Incubators and Accelerators

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It’s widely known that up to 75 percent of all new startups fail within the first two to five years. One way to improve these odds is for a startup to join a seed incubator or accelerator program that is designed to help the business improve its chances for success. Even though both incubator and accelerator programs provide startups with guidance and mentorship, there are some clear differences between these two types of programs of which will be covered below.

A Startup Incubator – A Collaborative Program For Helping New Startups Succeed
When you’re in a startup incubator program, you will conduct your business from a central workspace you share with other startups. Often times, the startups in incubator programs are all venture-funded by the same group of investors. You have the right to remain in the program for as long as you need to or until your business has grown to the point where you require your own space to operate. An incubator is an unstructured program with no specific goal or time frame other than to help your new business succeed. While you’re in an incubator program, you’ll be provided you with mentorship, guidance and advice to help you avoid some of the most common pitfalls startups face.

An incubator program will take no equity (or very little) in your business and is able to do this because it does not provide you with any upfront capital. Many incubator programs obtain their funding via university grants which allows them to provide their service without taking any equity of the businesses they’re helping.

It can be difficult to get into an incubator program as many startup founders are eager to join these programs due to the fact that they can get the help they need while retaining control of their businesses. Additionally, some incubator programs only consider applications from entrepreneurs they already have relationships with, so you may need to hone your networking skills before attempting to join a particular program.

An incubator may be perfect for you if your goal is to get some assistance and retain control of your business. It may also be to your advantage to join an incubator program if you want to prepare yourself for a more competitive accelerator program.

A Startup Accelerator – A Highly Structured Program Providing Both Capital and Guidance
An accelerator is similar to an incubator but with a few clear differences. When you are in a startup accelerator, your time spent in the program is typically limited to a three to four month period wherein you’ll be learn in a very structured curriculum various ways to help you grow your business quickly while aiming for a specific goal which usually is focused on raising finances. When you’re in such a program, you may be provided with mentorship from numerous entrepreneurs with many of them being seasoned CEOs or investors looking for their next opportunity.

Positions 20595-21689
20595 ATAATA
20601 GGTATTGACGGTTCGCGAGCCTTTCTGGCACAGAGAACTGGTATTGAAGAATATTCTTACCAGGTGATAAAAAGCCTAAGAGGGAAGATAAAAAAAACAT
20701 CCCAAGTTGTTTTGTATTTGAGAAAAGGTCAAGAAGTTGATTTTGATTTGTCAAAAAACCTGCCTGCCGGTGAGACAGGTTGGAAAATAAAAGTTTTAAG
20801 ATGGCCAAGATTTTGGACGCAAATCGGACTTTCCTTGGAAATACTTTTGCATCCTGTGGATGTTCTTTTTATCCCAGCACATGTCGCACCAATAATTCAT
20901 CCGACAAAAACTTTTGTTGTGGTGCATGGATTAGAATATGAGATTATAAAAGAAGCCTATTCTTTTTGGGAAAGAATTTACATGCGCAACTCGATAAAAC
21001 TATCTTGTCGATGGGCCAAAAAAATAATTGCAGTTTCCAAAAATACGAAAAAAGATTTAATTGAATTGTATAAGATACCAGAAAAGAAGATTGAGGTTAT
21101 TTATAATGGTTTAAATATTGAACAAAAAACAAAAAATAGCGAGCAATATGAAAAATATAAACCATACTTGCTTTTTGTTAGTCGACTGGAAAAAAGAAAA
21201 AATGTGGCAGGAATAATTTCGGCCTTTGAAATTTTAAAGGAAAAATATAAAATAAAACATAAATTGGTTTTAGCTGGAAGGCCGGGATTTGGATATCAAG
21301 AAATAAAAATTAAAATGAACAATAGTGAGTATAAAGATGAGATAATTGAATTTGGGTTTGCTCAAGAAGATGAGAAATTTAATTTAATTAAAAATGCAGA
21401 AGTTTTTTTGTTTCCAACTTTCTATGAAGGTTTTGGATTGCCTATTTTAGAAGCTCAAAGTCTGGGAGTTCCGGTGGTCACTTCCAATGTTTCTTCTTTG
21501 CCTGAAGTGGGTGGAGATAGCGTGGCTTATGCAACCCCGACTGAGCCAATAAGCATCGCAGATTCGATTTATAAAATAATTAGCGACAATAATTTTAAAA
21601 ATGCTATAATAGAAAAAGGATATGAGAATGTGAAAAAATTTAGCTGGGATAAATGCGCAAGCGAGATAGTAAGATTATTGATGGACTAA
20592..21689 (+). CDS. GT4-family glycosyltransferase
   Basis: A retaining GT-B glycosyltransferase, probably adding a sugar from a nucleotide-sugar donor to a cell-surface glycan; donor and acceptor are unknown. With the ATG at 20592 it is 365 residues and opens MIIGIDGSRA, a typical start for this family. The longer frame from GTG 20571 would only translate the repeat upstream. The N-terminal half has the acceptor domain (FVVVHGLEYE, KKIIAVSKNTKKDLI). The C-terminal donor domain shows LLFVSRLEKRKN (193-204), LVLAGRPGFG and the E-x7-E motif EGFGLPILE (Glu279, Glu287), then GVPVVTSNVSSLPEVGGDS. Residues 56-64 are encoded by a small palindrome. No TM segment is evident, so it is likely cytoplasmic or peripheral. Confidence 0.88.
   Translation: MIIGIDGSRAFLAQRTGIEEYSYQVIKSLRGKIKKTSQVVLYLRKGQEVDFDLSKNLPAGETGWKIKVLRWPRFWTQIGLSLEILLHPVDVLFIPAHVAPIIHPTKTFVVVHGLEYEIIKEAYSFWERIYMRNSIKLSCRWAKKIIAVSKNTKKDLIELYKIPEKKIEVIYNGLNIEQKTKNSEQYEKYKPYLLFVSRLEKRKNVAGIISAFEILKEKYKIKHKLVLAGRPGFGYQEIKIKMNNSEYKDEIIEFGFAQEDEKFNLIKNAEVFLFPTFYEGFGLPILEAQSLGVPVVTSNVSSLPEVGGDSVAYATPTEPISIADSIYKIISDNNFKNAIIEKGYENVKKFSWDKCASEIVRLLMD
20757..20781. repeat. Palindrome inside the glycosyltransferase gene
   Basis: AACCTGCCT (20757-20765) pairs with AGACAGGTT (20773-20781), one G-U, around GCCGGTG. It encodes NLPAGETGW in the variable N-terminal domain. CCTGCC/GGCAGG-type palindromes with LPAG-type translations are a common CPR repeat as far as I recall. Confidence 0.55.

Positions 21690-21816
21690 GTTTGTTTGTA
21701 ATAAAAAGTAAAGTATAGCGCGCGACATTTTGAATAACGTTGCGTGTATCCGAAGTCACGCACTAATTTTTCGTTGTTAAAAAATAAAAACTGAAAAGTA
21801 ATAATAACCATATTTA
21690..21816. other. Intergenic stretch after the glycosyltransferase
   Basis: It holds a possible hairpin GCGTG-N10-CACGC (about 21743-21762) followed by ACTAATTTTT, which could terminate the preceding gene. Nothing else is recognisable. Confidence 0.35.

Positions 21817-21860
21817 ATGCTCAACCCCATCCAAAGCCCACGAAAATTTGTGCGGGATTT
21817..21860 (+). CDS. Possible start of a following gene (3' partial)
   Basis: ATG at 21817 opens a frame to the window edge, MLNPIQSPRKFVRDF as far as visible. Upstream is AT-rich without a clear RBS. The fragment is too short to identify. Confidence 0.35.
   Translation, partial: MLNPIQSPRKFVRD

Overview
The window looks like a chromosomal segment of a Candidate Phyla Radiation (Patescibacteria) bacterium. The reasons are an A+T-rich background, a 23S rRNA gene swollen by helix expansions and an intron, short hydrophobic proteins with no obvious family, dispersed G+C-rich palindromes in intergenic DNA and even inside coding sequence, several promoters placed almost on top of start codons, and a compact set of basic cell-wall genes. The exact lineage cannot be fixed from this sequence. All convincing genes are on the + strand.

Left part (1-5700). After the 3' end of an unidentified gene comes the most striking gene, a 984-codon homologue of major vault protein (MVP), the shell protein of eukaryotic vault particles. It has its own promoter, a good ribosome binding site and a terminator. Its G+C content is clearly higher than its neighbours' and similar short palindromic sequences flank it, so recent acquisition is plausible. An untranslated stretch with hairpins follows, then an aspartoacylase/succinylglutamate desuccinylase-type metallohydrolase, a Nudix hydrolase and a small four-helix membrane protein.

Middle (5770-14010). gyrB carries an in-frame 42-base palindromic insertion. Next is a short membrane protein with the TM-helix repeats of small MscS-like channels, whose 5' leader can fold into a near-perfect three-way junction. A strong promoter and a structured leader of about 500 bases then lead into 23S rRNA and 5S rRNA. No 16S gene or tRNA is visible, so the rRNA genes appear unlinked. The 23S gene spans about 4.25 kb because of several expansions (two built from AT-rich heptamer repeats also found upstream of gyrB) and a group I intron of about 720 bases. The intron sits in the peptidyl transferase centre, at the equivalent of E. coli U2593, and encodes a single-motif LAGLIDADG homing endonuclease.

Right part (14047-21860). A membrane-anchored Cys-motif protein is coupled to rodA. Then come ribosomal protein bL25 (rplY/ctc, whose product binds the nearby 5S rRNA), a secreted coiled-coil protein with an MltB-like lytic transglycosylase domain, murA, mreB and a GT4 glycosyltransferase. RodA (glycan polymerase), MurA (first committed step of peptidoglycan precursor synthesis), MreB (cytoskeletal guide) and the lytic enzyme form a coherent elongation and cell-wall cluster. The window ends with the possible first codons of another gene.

The goal of an accelerator program is to grow the size and value of your business as fast as possible to greatly improve your chances of raising venture capital on your own once you’re finished with the program.

The Key Differences
One of the main things that differentiates an incubator and an accelerator program is how long these programs last. While incubator programs typically do not work within any specific time frames, accelerator programs are designed to work with startups for a short and specific amount of time which is usually around three to four months.

While an incubator does not work toward any specific goal, an accelerator gets you ready for a major milestone which is usually the ability to attract investors to raise money. Accelerators also offer startups a specific amount of capital which is usually in the neighborhood of around $20,000. In exchange for the capital and guidance, accelerators usually require anywhere from from 3 to 8 percent of your company’s equity and perhaps more. The program’s goal is to scale your business quickly so that its value rises rapidly.

Should You Join One of These Programs?
Deciding whether or not you should pursue starting up your business via an incubator or accelerator should be dependent upon three things: Your personal confidence in your business model; your execution skills and your fund-raising abilities. If your business is progressing well and you feel confident that you can make it on your own, then you probably won’t benefit from such a program. On the other hand, if you are brand new to the business world and feel you could use all the help you can get, this type of opportunity could be perfect for you.